It might be fun if you occasionally show clips (montages?) of casual people enjoying the fruits of their labor. It would be nice to see a "payoff" of these programmers' hard work in the form of gamers enjoying their games. I don't know how you'd do that, but it's just an idea.

qoj hpmoj o+ 6uo73q 3Jv 3svq jnoh 77V

Those are great thoughts, Rob. I didn't give more detail because there really isn't more detail at this point. It is more or less going to be what I said it would be - a look at the complete history of the videogame industry. The online Pong bonus chapter from "Vintage Games" should give you an idea of what we're going for from a historical standpoint, and the focus, like in "Vintage Games", will be more on the software than the hardware, though certainly the hardware will be featured - as well as key historical events - that are not found in that book. It's technically NOT based on "Vintage Games", but "Vintage Games" - particularly the game list - will provide a solid blueprint to guide our path. Again, the comments that you made are all I was really looking for. I'm terribly curious what would make a good film to someone such as yourself outside of the usual production values stuff. In your case, it's convey the "fun" and show how it's relevant to "regular" people. Makes good sense to me.

Vintage Games book!
Xbox 360: billlog | Wii: 1345 2773 2048 1586 | PS3: ArmchairArcade
Bill Loguidice, Managing Director | Armchair Arcade, Inc.

n/a
Chris Kennedy
Chris Kennedy's picture
Offline
Joined: 08/31/2008
Ask "Why?"

Rob covered a few things I wanted to say - He mentioned that we haven't read "Vintage Games" yet. Reading that book would give us some perspective and direction for gathering our thoughts and ideas on a documentary. Rob also mentioned that we are in the dark on this one. I keep returning to the top of this blog entry and asking myself, "what *exactly* are they doing again?"

I am not sure if you guys are aiming to make "Vintage Games, The Movie. Starring: John Moschitta, Jr." I would assume that you will draw quite a bit from your book, and I recommend you continually ask yourselves, "How can we use video to help better communicate the points we wish to make?" What does the video let you do in a few seconds that may have taken many words in the book?

On a more specific note, I would recommend you try and answer the question of "why?" when making the documentary. I've seen many documentaries in recent years on various things. These were mostly behind the scenes type content on DVDs. These productions will oftentimes simply state the obvious in a well-edited and narrated matter. While that makes for a professionally made DVD extra, it neglects the two important things I want to experience when taking the time to watch a documentary - Insight and simply "getting to the heart" of the manner.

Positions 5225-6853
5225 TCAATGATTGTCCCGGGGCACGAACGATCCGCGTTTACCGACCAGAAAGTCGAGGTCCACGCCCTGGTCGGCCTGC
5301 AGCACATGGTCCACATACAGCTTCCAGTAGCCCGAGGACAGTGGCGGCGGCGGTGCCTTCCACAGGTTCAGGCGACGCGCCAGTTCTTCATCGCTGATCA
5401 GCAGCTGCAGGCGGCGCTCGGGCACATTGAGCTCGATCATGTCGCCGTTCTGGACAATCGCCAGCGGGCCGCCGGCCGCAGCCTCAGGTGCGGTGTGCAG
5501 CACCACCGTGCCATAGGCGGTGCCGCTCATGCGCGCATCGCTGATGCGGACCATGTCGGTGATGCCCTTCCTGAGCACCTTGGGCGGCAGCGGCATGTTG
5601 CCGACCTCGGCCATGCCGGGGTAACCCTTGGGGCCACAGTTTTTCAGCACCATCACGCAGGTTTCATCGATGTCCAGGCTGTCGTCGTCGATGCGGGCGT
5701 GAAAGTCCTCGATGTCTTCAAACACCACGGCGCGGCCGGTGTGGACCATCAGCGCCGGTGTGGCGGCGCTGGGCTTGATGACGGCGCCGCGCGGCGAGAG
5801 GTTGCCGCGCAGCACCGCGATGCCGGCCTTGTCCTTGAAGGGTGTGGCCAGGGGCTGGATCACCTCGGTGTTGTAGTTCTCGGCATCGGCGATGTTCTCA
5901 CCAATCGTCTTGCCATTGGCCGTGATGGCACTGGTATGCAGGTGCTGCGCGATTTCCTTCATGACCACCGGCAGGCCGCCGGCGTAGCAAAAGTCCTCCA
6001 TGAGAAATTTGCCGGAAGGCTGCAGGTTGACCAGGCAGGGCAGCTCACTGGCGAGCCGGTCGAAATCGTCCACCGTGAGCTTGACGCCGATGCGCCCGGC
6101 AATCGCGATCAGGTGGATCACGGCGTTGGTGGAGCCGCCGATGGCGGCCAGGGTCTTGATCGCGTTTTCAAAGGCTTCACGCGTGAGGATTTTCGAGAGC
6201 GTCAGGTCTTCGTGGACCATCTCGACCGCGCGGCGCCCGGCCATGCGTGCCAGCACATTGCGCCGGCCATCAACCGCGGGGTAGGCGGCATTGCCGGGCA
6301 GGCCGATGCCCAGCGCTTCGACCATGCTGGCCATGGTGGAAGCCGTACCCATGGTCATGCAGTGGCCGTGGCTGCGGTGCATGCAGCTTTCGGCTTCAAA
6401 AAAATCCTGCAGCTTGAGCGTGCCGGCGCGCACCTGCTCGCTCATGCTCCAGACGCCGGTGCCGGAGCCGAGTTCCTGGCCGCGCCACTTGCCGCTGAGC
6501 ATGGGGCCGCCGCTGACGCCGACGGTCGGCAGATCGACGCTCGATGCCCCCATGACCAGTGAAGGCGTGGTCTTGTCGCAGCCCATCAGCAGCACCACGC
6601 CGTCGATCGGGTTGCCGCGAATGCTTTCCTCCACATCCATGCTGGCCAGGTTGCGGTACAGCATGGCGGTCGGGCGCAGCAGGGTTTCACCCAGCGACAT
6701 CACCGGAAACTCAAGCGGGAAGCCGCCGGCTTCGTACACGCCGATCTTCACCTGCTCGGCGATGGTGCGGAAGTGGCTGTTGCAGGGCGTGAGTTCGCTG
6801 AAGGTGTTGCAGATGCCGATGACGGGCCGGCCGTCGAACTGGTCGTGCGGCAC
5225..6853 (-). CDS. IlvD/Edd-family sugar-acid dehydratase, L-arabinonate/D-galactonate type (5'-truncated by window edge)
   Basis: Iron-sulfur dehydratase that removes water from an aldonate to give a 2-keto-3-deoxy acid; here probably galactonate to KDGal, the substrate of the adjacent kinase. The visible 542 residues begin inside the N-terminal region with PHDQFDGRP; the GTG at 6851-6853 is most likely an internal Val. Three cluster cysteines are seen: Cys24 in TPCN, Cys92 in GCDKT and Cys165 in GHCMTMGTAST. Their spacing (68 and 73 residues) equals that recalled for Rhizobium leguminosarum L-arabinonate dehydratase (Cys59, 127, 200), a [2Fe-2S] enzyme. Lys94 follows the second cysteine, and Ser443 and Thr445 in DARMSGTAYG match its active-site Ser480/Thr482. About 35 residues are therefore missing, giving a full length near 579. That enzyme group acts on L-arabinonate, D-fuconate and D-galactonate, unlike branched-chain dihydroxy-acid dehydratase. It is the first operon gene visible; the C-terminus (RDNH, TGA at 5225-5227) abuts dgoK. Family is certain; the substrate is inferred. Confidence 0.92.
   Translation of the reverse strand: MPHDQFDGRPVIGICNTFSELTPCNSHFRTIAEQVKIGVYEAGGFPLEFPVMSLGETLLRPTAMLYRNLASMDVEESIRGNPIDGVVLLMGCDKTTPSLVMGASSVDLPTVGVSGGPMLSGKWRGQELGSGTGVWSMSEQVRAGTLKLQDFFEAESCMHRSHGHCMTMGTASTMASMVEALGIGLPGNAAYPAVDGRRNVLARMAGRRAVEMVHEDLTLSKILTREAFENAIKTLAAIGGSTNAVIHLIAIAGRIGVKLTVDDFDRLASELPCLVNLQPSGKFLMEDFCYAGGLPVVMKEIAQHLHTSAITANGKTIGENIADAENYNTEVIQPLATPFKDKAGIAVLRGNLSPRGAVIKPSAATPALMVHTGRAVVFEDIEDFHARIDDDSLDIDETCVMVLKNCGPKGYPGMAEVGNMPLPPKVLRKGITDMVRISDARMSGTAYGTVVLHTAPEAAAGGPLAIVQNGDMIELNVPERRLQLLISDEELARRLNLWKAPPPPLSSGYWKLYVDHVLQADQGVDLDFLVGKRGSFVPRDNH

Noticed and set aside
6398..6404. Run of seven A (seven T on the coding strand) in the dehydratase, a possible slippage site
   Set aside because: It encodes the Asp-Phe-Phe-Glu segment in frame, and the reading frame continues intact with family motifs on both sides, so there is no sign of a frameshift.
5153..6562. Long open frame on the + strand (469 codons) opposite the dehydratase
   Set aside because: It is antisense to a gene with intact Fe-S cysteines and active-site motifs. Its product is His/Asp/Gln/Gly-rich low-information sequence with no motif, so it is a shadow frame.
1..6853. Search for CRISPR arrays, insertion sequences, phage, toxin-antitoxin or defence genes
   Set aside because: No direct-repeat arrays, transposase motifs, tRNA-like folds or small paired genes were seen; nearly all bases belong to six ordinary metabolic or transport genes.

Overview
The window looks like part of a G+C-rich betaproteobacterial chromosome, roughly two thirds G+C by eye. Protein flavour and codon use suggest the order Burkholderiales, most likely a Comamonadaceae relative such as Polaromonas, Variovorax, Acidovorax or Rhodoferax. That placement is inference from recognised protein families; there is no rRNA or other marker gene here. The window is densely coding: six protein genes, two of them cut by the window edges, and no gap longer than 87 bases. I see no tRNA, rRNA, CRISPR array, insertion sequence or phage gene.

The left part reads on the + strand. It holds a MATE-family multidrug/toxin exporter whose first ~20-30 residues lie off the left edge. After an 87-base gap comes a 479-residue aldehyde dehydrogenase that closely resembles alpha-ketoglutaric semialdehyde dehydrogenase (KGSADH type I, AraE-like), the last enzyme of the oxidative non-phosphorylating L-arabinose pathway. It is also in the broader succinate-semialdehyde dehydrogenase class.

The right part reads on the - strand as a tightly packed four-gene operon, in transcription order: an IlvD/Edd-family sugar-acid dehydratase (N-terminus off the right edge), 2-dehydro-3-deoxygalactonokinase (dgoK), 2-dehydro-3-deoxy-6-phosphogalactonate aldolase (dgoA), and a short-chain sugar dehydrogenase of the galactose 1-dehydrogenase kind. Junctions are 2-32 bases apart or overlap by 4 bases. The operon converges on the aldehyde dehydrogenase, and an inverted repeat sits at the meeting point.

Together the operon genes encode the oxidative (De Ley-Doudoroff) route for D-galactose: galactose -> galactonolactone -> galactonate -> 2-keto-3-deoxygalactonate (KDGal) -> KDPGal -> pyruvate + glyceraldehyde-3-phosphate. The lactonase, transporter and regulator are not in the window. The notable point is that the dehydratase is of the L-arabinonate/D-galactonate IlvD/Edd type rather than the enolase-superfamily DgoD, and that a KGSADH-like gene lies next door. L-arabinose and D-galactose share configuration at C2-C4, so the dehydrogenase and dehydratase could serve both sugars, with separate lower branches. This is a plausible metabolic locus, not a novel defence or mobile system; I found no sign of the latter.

Take Super Mario Bros. I assume you guys are going to cover this. You would most likely mention Miyamoto, and I figure you would also mention composer Koji Kondo. You might mention a small bit of history, the video game crash in America, its inclusion with the Nintendo toaster-VCR console that took America by storm - I don't know. What I would consider an important part of a documentary on Super Mario Bros is asking and explaining "why" the game worked so well. You guys know the facts in addition to your own opinions. I'll interject my opinions here as an example to how I would answer this "why" question.

The most intangible aspect of videogames that cannot be easily described in words, on paper or in a video is ironically that which is most tangible when experiencing the games firsthand - The controls. Super Mario Bros took the Famicom/NES pad along with the music, physics, and overall simplicity and created a gaming experience that could be shared by many. A player could work at their own pace. Hold the B button down the entire time or take it slow by inching forward with the D-pad? Jumping speed was variable. Mario's jumps had a bit of hang time, and that gave the player some precious "oh no!" seconds so he could correct a mistake. I am only scratching the surface of some topics here, not explaining in great detail, and certainly not pairing it with a video containing SMB footage and a narrative. Most people that watch the video are going to know of the plumber in overalls, the Mario Mania of the day and other such things, but the juicy details are what will hold interest. Perhaps the play control of SMB is one of them.

So long as the video has good flow to it between the points, details, footage, and narration, I think you guys are going to create something that is absolutely dynamite. If I may make one last suggestion, try to be aware of when it is necessary to explain something as a person in front of a camera vs. narrating on video. I believe a person's ability to listen and cogitate is drastically altered when he is listening to someone standing in front of the camera talking directly to him vs watching video while listening to someone explain a concept. If you were to explain how to play a certain "scene" in a game, something like Matt Chat works quite well. However, if you are going into detail about controls, physics, etc, it might be best to give a brief explanation of something you are about to show off by talking to the camera before you do it so you do not lose your viewers. It's too easy to get caught up in eye candy and completely miss the point the video is attempting to make. "Was he talking about physics or something just now? I was watching the goomba walk across the screen." It sounds silly, but it happens.

You guys can obviously judge the best way to do things - narrate over video here or do a brief introduction before showing footage? It's a decision based upon the subject at hand. Having a good synergy between multiple styles of presentation for your games as well as knowing a good way to segue between each will help keep your viewers interested. You have plenty of quality games to talk about. Just remember that it isn't only about what notes you use, it is also about how the orchestra plays them that helps create success.

n/a
Calibrator
Offline
Joined: 10/25/2006
I know it's only a working title, but...

In German TV we had four entertainment shows (music, comedy & dance) with a single theme for each one. They were called "Bang! The Western Show", "Scream! The Horror Show" and so on - complete with fitting costumes, stages and music etc.